$500 from Mosaic
The original plan was for Juan José Rivera to go back to Sarasota on November 20th, after three arduous, jam-packed weeks of work in Honduras. He’d been there for a few days, visiting Mennonite congregations, preaching and collaborating with the churches located around the city of San Pedro Sula. He carried a sum of money for basic necessities—$500—that the Mosaic Missions Committee had given him. But all plans would fall to the ground, or—more graphically described—destroyed, flooded, and erased by the hurricanes.
Tons of Water, Overflowing Currents
Pastor Juan José was visiting his native land accompanied by his wife, Elena. He had been living in the city of San Pedro Sula, in the house of members of one of the congregations he had plans to visit. Then, hurricane Iota came directly upon the city as an inferno measuring to the tons in water, with overflowing currents that made the roads disappear, creating lakes where there used to be soccer fields, and waterfalls where the hills of the city once were.
The rain wasn’t much more than a heavy downpour, but the real terror came from the wind, whose power uprooted trees and de-roofed houses. People were lost, and the turmoil was national, not only city-wide. Juan José and Elena had to seek refuge in a hotel when their host house flooded with water. They helped as much as they could, even trying to remove water from the house to rescue what was lost. At the end, they had to give up. On the way to refuge, in the street, they saw the way the people struggled unceasingly, their eyes defending themselves from the trauma of the present while trying to save their properties. Many yelled for people who wouldn’t be found, while others looked through the puddles for food, clothes, and even money. For Juan José it was frustrating to not be able to help, to watch, with his own eyes, people drowning in the currents of water that ran through the city.
An Out-of-Commission Airport
Many things were canceled, the plan was totally interrupted, but Juan José and Elena were daring more than ever to collaborate with the imminent torrent of necessity growing around them. Their mission there was to serve, although with a plan of activities defined, in that moment, after the untimely ruining of their timeline, they looked for a way to help the most they could. Also, the news that the airport was out of commission, making it impossible to return to the U.S., made it clear that there was more time for them to serve than was planned.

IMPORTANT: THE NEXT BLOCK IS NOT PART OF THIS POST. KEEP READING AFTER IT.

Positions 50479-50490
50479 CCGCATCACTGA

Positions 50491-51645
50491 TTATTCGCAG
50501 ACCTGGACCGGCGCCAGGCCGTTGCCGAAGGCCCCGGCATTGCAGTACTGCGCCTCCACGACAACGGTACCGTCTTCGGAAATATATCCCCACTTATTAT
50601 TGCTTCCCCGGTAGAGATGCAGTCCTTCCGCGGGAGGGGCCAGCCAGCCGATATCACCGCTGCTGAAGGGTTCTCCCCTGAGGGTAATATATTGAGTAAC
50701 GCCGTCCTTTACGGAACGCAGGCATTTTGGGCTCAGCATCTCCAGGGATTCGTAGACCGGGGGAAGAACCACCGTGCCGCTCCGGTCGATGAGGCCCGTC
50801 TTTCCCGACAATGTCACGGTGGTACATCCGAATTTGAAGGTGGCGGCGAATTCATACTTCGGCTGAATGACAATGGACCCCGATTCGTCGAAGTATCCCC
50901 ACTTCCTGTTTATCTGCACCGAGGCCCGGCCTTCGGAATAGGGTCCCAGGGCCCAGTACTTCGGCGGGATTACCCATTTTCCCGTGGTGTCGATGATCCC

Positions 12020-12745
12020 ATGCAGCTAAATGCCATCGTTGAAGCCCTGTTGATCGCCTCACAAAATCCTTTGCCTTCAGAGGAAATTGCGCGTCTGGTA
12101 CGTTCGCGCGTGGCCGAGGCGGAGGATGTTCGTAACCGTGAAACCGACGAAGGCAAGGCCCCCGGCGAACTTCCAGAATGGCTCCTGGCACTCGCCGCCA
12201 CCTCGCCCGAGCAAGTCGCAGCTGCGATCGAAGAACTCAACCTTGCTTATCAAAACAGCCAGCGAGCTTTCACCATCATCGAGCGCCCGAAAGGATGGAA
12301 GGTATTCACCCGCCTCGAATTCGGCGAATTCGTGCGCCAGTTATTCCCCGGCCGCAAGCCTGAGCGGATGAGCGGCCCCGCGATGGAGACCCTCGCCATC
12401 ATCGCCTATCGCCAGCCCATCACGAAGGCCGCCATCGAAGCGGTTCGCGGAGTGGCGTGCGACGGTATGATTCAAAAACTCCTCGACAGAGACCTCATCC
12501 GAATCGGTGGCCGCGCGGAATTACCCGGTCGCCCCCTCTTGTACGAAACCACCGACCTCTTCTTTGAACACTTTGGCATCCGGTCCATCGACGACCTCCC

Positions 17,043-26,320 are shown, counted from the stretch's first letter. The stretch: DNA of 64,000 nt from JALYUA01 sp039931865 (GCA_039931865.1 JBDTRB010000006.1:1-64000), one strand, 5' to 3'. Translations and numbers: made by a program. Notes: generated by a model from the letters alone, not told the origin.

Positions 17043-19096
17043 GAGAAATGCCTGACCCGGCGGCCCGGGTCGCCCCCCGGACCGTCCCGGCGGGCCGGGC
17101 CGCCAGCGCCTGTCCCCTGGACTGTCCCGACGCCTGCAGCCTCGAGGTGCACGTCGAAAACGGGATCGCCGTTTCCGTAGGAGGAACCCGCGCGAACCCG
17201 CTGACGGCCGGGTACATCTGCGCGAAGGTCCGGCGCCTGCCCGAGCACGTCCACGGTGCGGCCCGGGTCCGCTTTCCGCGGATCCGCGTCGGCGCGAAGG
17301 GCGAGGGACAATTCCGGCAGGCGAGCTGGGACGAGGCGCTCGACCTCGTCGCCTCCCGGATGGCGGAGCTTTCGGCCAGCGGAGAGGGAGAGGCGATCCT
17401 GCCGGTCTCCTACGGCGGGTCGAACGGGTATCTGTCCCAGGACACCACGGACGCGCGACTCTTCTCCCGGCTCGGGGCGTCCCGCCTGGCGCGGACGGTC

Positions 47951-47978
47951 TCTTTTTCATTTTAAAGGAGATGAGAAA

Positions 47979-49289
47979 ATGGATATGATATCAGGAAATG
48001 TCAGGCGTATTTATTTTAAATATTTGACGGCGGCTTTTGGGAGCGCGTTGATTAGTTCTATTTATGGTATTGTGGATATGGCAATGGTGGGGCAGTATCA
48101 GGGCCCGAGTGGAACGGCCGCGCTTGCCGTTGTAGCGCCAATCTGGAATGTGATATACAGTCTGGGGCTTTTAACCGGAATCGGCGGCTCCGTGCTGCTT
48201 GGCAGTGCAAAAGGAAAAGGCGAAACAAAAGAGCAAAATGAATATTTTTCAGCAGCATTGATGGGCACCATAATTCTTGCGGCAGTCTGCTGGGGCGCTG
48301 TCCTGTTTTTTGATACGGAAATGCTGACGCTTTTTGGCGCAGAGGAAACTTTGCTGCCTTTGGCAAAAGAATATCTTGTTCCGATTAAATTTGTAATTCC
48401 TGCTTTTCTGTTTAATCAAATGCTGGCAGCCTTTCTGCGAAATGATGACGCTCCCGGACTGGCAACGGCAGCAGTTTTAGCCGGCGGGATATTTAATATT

They traveled to the south of Honduras to the Choluteca region. There they collaborated in what they could, handing out meals, tending to the wounded—however much was needed. Many were left with nothing, and the pastor and his wife helped whoever they could. Pastor Juan José wrote a report afterwards with the specific names of those who were supposed to receive economic help from him. The original sum had doubled, leaving him to cover it with his own money at the time.
Children Rummaging through Trash, Asking for Money
One of his projects is the appropriation of a piece of arable land that he’s lent to rural dwellers in the region to work and live off of. All of this was lost, destroyed completely by the passing of the hurricanes. They now need double the help—help to restore the land, and help to work it. It was at one of these sites where pastor Juan José saw—in an event that surely duplicates itself in the entire country—children rummaging through the trash, asking for money, pulling adults by the arm, all with the same question on their lips:
– “Do you need any help with anything? Do you have any work for me?”
Finally, the pastor and his wife returned to their home in Sarasota on December 16th. The memory has remained in their hearts, just as it happened, since they left Honduras.
This post is also available in: Español (Spanish)